Shalala, the former Wisconsin and Miami school president who is now in the House, believes a federal law built around the NCAA’s proposal this week could work. But she feels the NCAA should provide Congress with at least two or three different NIL models. “I’ve talked to people on the panels to try to understand their thinking and they seem confused and conflicted to me,” Shalala says. “They’re trying to protect the (amateurism) model.”

If the NCAA’s proposal this week isn’t athlete-friendly enough, prepare for a public backlash from Congress. The NIL discussion could get a kick start on Capitol Hill, at least when the coronavirus pandemic subsides. Before the pandemic put much on hold, at least two separate Senate bills on NIL were circulating from those in Murphy’s working group, a legislative source told SI. Meanwhile, Gonzalez, the 35-year-old Ohio Congressman, is hustling to draft a House bill of his own. “You’re not going to get a bill that everybody loves,” Gonzalez says. “That’s unrealistic.”

An NIL bill is especially difficult to write, says Murphy, in part because it would preempt state laws that govern state universities. “The deeper that I get into the policy weeds, the harder it gets to write the code bill. Sometimes the deeper you get into the weeds, the more you see the way out,” Murphy says. “On this one, all I see is more weeds, because my interest here is in protecting the athletes. I don’t want to blow up college athletics. I like college sports. I like the (NCAA) tournament. But my interests first and foremost is about addressing what I believe to be a fundamental Civil Rights issue.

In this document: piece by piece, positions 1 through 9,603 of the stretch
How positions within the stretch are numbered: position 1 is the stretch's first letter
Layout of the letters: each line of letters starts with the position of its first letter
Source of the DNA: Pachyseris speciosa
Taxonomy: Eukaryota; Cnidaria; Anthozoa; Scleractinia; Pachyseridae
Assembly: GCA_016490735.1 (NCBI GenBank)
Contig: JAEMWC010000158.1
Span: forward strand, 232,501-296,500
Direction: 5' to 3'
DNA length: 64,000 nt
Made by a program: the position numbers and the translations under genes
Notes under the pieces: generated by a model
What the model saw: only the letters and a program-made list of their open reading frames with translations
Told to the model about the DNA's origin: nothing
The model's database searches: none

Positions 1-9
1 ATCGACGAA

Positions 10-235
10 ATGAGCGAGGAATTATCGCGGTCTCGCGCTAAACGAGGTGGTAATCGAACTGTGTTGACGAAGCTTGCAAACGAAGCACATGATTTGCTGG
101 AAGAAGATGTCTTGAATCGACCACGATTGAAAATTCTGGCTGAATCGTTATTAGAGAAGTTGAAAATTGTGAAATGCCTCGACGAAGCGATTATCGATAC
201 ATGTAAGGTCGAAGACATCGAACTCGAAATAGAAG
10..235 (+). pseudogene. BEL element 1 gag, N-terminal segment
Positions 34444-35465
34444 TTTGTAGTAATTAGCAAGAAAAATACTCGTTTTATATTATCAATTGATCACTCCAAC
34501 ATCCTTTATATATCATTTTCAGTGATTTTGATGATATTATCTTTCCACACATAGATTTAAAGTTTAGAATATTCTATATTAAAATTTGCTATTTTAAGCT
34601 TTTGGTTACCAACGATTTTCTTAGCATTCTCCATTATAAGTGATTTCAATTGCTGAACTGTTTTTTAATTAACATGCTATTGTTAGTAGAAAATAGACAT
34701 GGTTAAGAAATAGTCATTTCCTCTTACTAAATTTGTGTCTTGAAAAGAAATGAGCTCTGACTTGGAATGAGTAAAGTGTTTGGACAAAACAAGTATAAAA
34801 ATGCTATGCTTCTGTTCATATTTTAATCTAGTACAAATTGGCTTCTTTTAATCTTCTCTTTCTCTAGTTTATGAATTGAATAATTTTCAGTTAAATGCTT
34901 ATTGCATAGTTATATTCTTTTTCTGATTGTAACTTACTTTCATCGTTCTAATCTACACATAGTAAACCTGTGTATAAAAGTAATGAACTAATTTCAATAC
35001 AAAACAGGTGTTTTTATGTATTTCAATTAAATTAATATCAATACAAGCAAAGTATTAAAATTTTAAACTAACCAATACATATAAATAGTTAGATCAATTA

“When I say you get down into the weeds … what the NCAA absolutely wants is preemption. They are only coming to Congress because they want us to pass a law that cancels out the state laws. That’s almost impossible.”

ncaa-transfer-rule-name-image-likeness

What is the timeline?

At least 28 states were pursuing some type of NIL legislation before the coronavirus pandemic froze the country and moved the issue to the backburner. The state of Florida, however, barely beat the clock. On March 13, the Florida House of Representatives gave final legislative approval to its NIL bill, sending it on to Gov. Ron DeSantis (R., Fla.), who has voiced support for signing it. “We consider that a done deal,” says Ramogi Huma, the president of the National College Players Association and one of the most outspoken critics of the NCAA who has helped a dozen states craft universal NIL legislation.

With DeSantis’s signature, Florida would join California and Colorado as the only two states to pass NIL legislation. The big difference: Florida’s would take effect July 1, 2021, about 18 months before California and Colorado’s. The legislation sped up the NCAA’s NIL timeline and, some believe, will do the same for a potential federal law. Walker and Gonzalez, both Republicans, have expressed optimism in federal NIL legislation passing this year. In fact, Walker outlined a timeline of getting a bill to committee by June, processing it through in July and it reaching the House floor in September or October.